Lately here we've discussed reasons people still attend speeches when they could be under the covers, Snapchatting. For handshakes and hugs, I said last month.
I'm going to one and maybe two speeches next week, for those very reasons:
1. I'm seeing David Axelrod at the Chicago City Club Monday for a handshake.
Though I have no reason to expect that Axelrod will say anything at the City Club that he hasn't said a million times on MSNBC, a private event offers that fond possibility. But either way, going to see the big guy in person makes me a big guy myself—an insider, by definition. I once saw James Carville speak at a conference, and I've dined out on the story for years, partly because it's a decent story but partly because I saw it in person. You can't dine out on a story that begins, "I was watching C-SPAN one night …" So I guess I'm hoping Axelrod gives me some stuff to dine out on. And even if he doesn't have a clear view of the future—well, Axe and me both.
2. I'm hoping to see President Obama's farewell speech on Tuesday night for a hug.
Yes, the editor and publisher of Vital Speeches of the Day is lowering himself to stand in line with a lot of jamokes at Chicago's McCormick Place on Saturday in hopes of getting a golden ticket to see the speech on Tuesday night. Why? Professionally, because I want to cover the mood in the room and the utterings of the people around me, the way I was able to do last summer during the Trump speech at the Republican National Convention. Personally, I think I'm looking forward to taking in the speech with a few friends and with some thousands of Chicago Democrat strangers who will feel like friends—maybe not just for the moment, but maybe, in my mind, for a long time. How long a time—and how substantive our bond—will rely on the words Obama says and the way in which he gets them across. Will we walk out with just a feeling—group nostalgia for 2008?—or will we share an idea, and a few unforgettable words that will hold that idea together in a group mind.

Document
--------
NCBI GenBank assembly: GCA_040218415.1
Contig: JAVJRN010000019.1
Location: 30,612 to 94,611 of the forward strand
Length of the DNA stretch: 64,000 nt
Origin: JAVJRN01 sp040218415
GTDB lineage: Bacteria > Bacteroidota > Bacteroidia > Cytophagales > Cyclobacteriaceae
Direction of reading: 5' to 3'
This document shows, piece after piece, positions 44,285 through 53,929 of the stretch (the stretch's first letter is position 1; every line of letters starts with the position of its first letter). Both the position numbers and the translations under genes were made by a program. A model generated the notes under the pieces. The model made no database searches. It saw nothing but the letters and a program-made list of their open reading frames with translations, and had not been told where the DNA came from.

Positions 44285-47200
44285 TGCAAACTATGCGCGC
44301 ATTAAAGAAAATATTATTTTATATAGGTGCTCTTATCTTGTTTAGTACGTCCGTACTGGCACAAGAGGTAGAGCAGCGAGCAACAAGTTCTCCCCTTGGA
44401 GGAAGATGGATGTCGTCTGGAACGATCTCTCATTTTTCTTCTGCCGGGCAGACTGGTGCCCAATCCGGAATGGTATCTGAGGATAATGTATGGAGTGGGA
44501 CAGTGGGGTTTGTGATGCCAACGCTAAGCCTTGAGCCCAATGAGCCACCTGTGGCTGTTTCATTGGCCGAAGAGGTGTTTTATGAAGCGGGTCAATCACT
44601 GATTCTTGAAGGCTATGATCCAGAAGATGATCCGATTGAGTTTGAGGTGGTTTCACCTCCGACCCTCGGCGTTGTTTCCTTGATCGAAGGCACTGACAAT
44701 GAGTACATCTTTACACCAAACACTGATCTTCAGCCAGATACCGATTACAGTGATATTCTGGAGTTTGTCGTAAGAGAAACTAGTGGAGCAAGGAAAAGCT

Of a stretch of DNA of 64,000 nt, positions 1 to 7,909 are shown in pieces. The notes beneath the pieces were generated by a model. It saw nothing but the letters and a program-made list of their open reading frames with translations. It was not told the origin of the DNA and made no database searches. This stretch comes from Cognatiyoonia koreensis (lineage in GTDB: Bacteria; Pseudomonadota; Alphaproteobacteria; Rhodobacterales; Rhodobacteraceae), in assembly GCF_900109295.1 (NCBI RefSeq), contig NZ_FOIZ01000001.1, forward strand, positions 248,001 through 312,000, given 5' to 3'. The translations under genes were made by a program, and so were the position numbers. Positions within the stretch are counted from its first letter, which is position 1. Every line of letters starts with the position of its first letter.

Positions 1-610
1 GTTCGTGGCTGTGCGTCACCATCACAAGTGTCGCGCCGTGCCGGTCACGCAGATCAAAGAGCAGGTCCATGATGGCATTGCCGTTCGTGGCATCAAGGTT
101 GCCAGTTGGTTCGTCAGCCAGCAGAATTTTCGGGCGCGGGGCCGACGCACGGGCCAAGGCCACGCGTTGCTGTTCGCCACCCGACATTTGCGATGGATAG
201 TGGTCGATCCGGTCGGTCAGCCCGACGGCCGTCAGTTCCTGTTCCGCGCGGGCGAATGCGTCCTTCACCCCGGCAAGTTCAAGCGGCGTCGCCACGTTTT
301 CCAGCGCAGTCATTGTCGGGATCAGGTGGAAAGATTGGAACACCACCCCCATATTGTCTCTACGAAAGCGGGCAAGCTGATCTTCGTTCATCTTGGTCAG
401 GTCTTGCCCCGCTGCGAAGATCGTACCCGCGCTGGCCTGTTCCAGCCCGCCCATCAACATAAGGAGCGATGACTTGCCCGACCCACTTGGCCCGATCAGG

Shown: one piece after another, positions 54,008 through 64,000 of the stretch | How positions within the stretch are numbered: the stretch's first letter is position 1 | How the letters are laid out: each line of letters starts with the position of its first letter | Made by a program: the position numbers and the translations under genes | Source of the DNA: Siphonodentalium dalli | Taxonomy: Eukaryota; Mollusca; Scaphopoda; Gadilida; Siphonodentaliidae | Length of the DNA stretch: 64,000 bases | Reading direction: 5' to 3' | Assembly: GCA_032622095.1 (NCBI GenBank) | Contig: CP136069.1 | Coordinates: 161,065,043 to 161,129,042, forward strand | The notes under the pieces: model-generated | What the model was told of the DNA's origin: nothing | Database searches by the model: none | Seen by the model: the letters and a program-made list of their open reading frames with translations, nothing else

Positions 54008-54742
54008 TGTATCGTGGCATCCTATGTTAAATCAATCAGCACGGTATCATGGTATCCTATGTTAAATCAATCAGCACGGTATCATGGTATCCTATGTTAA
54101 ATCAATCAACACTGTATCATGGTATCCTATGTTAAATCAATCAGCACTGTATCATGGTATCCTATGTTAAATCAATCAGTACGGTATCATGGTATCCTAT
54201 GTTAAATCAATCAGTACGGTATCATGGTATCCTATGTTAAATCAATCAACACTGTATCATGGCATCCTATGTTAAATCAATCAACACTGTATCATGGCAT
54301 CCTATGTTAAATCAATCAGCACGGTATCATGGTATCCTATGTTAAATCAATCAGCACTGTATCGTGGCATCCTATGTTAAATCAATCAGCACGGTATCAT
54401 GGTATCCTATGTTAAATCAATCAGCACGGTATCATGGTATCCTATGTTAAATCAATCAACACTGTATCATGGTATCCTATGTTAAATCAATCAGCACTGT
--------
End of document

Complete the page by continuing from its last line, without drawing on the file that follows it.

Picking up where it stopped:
So I'm going to see Axelrod for a handshake, and Obama, if the lines aren't too long (and out the door into the frigid Chicago lakefront air), for a group hug.
I'll let you know how it goes.
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